In this regard, the deputy Board Chairman of the Holding Company of EgyptAir, Hossam Kamal Abul Kheir has remarked that the company has considered renewing the hostesses’ uniform after the revolution.
He added, “However, there are two important points that should be considered; the first is that we cannot generalise the uniform between air and land hostesses. The second is that having a new uniform would cost around LE8 million, which cannot be considered today because of the economic difficulties the company is passing through these days.
Besides, it should be keen to protect the company’s reputation and position as a prestigious world airline”.
By Manal Abdul Aziz
The Egyptian Gazette
Over 1,000 women apply for 20 IT jobs in Saudia
An official from the company expected a huge number of women to apply for the limited number of jobs until the application deadline on Aug. 24.
The call by Saudia to women to apply for the limited postings has been welcomed by young women jobseekers. “This is great news, and it will definitely create a competitive environment,” said 26-year-old Noha, an unemployed university student in Jeddah.
“In general, vacancies for women tend to be limited here, and I plan to apply as it is my field, and hopefully will get the job.”
Many others felt this was a promising start and pointed to the sheer numbers applying for the 20 vacancies. “But it is a small start,” said Rawan Hasan, an unemployed woman in her 20s living with her family in Jeddah. She said she is planning to apply online for the job, although she thinks she might need more training to meet some of the specialist criteria.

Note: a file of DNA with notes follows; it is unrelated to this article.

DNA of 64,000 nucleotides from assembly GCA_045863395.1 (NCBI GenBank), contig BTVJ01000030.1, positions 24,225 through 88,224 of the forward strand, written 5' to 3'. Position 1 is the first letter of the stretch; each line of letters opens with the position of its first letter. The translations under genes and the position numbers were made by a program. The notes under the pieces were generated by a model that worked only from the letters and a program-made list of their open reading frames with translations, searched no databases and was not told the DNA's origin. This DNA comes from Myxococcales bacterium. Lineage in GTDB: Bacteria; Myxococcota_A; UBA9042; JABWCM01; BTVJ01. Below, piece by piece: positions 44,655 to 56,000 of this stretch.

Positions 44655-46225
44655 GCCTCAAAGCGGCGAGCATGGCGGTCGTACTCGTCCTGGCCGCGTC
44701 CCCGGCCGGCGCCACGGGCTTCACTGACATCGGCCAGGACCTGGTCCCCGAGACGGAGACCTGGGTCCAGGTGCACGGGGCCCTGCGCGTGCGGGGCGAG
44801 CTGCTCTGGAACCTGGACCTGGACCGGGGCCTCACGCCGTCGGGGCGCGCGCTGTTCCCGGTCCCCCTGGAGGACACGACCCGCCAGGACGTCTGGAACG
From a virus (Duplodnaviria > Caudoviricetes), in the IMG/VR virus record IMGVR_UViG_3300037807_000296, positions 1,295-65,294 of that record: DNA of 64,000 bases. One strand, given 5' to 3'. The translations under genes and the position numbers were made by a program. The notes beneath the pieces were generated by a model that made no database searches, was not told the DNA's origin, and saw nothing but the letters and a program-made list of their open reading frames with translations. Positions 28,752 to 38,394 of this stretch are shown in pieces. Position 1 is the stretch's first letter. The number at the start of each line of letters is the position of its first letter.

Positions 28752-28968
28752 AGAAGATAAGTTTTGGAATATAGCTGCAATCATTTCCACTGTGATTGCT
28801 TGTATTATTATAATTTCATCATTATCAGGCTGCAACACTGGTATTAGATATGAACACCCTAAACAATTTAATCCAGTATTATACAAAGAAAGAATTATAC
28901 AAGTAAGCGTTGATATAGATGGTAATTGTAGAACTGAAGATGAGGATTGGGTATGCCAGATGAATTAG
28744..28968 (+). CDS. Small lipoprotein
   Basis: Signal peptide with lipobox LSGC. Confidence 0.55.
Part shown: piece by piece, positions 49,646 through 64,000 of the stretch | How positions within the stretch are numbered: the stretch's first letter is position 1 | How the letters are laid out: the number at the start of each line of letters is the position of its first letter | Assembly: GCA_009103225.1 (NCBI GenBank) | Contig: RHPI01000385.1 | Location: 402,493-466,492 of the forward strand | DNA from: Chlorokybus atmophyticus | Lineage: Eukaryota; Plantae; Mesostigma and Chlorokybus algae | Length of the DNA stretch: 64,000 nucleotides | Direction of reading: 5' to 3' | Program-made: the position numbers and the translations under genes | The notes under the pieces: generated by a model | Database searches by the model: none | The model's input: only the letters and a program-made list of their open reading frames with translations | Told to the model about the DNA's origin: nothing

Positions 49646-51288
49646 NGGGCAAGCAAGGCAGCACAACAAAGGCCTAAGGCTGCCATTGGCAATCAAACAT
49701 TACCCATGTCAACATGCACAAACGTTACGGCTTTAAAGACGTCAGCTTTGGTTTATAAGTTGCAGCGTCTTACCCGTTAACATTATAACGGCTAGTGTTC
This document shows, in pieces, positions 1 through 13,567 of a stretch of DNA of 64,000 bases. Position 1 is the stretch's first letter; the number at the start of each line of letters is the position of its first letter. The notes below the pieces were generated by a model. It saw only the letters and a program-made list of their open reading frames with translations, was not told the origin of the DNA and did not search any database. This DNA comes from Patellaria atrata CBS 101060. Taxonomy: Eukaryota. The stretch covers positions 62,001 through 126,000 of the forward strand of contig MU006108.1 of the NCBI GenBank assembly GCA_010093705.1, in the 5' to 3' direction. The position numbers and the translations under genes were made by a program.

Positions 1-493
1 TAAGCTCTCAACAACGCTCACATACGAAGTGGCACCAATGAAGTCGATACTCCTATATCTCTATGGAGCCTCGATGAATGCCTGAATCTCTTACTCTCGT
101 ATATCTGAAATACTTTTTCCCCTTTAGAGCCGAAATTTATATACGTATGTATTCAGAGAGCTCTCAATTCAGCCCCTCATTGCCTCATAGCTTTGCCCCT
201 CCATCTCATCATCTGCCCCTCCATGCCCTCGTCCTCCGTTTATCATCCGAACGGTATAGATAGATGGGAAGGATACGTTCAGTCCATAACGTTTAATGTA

“Submitting the application through the website will perhaps be the easy part. The interview and English exam might be the tough part to get the job,” said Rawan.
“Despite the fact that it’s only 20 or so vacancies I am planning to apply for the job in Saudia. I need to have a career and this is a good move by Saudia to open up to Saudi women,” said Abeer, a recent graduate from King Abdulaziz University. “However, I hope in the future Saudia will offer more job opportunities for women.”
When the company previously advertised 100 jobs for men it received 52,000 applications, Vice President for Public Relations at Saudi Arabian Airlines Abdullah Al-Ajhar said in a statement.
However, he said the company has future plans to recruit women in sections such as its medical, customer relations and sales departments, a local newspaper reported.
The airline has set 25 years as the minimum age for women candidates applying for jobs if they are bachelor’s degree holders and 30 years if they are postgraduates, Al-Ahjar said.
The jobs are restricted to Saudi nationals who carry an identity card. The applicant should be specialized in computer-related sciences, accounting, finance, statistics and administrative information systems.
An applicant should pass tests of English language proficiency at the fourth level and have a working knowledge of the language before appearing for a personal interview.
The successful candidates will be appointed at Grade 8 in the case of bachelor’s holders and Grade 9C in the case of master’s. They will also be entitled to medical insurance and annual housing allowance of three months' worth of pay. The national airline has very few women employees.
Unemployment among educated Saudi women is very high in the Kingdom. As a move to ease the situation recently, the government announced that 39,000 jobs would be set apart for women out of 52,000 earmarked in the education sector.
The government also has canceled the stipulation demanding proof of residence by women applicants for jobs in the Ministry of Education. Another move to provide more opportunities for women is the banning of male workers in lingerie shops.
By Arab News